HOUSTON (CN) — Living roofs are a buffer against pounding hail, flooding rain and extreme heat. And done right, one expert says, they pay homage to their regions’ pre-concrete landscapes.
Landscape architect Bruce Dvorak managed one of the first municipal green roof projects in the U.S. He led the installation on Chicago’s City Hall in the early 2000s, the brainchild of then-Mayor Richard M. Daley who had been introduced to the concept during a trip to Europe.
But to walk among the rooftop’s 20,000 plants and beehives that produce 150 pounds of honey per year one must be part of a tour as due to practical considerations—no direct elevator access, lack of safety railing—the city chose not to allow unrestricted public access.
Luckily for the curious, there is no shortage of these spaces in America.
Now a Texas A&M University professor, Dvorak took a sabbatical in 2018 to explore how the industry had grown since its early days in Chicago. He took his wife and two homeschooled children on a long trip across the Western U.S. and into British Columbia, Canada.
“We hit the road in June 2018, put 22,000 miles on the truck, bought a travel trailer, sold the house. So we were on the road for five months. We visited 148 green roofs,” Dvorak told the Houston chapter of the Sierra Club on Thursday, discussing the fruit of his journey, his new book “Ecoregional Green Roofs” in which he and contemporaries did case studies with a special interest in roofs with native plant species.
“Most of the roofs were not really biologically diverse. Only a few of them had more than 20 native species. The green roofs with high plant diversity attracted a variety of wildlife – bees, butterflies, song birds, ducks, migratory birds,” Dvorak explained in the virtual meeting.
In fact, the professor said, the most popular plants for green roofs in the U.S. are sedums – low-growing plants known as “stonecrops” because they like dry, rocky soil – from Europe, western and northern Asia, Mongolia, China, Japan and Armenia.
“It’s really just a collection of exotic sedums and it’s a generic habitat that doesn’t represent any habitat on Earth,” Dvorak noted.
The inclination for sedums is understandable since living-roof plants are typically planted in just 4 to 10 inches of soil that cannot accommodate extensive root systems, and they must be hardy enough to thrive in direct summer sunlight. Native soil does not work, Dvorak said, unless it is gravelly and sandy, because it contains too many fine particles that will wash out and clog drains.
Despite the challenges, advocates say the benefits are substantial.
Besides their beautifying quality, they reduce flooding by retaining rainwater – many include rain-collection systems – and delaying the release of storm water down onto city streets, relieving pressure on sewage systems amid deluges. They make buildings cooler, decreasing the use of air-conditioning systems so they last longer.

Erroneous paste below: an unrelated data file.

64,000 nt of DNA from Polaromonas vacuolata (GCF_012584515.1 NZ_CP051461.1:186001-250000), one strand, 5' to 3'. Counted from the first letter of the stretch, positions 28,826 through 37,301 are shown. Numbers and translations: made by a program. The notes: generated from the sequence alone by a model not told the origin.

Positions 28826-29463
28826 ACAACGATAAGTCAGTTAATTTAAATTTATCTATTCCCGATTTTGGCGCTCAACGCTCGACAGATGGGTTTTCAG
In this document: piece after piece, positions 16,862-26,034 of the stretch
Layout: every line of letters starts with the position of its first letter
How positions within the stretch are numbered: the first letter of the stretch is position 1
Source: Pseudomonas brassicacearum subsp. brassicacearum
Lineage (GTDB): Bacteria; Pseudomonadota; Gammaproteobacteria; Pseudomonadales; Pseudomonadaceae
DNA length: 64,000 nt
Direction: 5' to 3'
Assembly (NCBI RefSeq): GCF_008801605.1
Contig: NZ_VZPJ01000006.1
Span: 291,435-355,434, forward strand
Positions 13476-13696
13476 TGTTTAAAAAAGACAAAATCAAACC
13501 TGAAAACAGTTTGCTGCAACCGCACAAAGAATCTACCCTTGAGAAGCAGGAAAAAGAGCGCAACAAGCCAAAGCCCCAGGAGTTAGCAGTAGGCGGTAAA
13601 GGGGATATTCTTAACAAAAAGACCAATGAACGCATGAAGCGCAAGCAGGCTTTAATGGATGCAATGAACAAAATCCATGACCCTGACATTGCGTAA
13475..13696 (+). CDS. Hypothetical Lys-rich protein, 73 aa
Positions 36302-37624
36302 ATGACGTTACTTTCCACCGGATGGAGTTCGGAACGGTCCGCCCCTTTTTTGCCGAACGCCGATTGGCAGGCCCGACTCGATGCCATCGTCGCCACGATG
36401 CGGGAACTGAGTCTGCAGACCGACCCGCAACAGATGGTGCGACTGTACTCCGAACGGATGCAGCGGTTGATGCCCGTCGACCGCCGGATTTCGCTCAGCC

They can also improve air quality by capturing pollutants and filtering noxious gases, according to Green Roofs for Healthy Cities, a Toronto nonprofit that teaches people how to build them.
Accompanied by the steady rush of vehicles passing on Interstate 10 and a helicopter buzzing overhead on Friday, Carlos Rebollar stood beside a garden on POST Houston, a downtown post office and mail-sorting warehouse refashioned into a food hall, concert venue and office space that opened in November, and told why he likes to visit the nascent rooftop park.
“I live in Second Ward and my plan today was to go out the ‘burbs. There’s a huge library out there where I get solitude. But my plans got mixed up. I was like ‘Where could I go that’s in the city that’s a few minutes away from my house, but where I could still get some solitude and some cool scenic views?’ So I came up here,” said Rebollar, 36.
“So this is definitely going to become a place where I come and do contemplation, meditation. I’m a pastor so I enjoy alone time and solitude to kind of gather your thoughts and recenter yourself. . . . When I saw this that’s the first thing I thought, like in the mornings when there’s not too many people I just come out here and observe nature, but yet in the middle of the city so I think that’s really cool, kind of that mix of both.”
While POST Houston’s entire rooftop is not a green roof in the traditional sense because it includes raised plant beds and it is not all soil sitting directly atop a membrane—material, such as synthetic rubber, used for all roofs that creates a waterproof barrier—the vegetation on its surface will likely increase its durability.
“Green roofs can be designed to survive a long time,” Dvorak told Houston Sierra Club. “There are green roofs in Germany that are over 100 years old. So they do a great job at protecting and waterproofing."
"A hailstorm came through Denver a couple of years back and they had billions of dollars in damage on waterproofing systems. But the buildings with green roofs didn’t have any damage because the plants and the soil protect the membrane from hail damage," he added.
Dvorak said one of his favorite green roofs in the U.S. exemplifies how they can become magnets for biodiversity.
An ecologist designed the 2.5-acre living roof atop the California Academy of Sciences in San Francisco, Dvorak said. It started with nine plant species but has expanded to 94, most of them Bay Area natives.
In 2014, the academy acquired the iNaturalist app through which people can document where they encounter wildlife and plants for uploading to maps that scientists and conservations use to track species. With the app, academy volunteers and staff have recorded their observations of more than 550 species of animals that live on or frequent its green roof, according to Dvorak.
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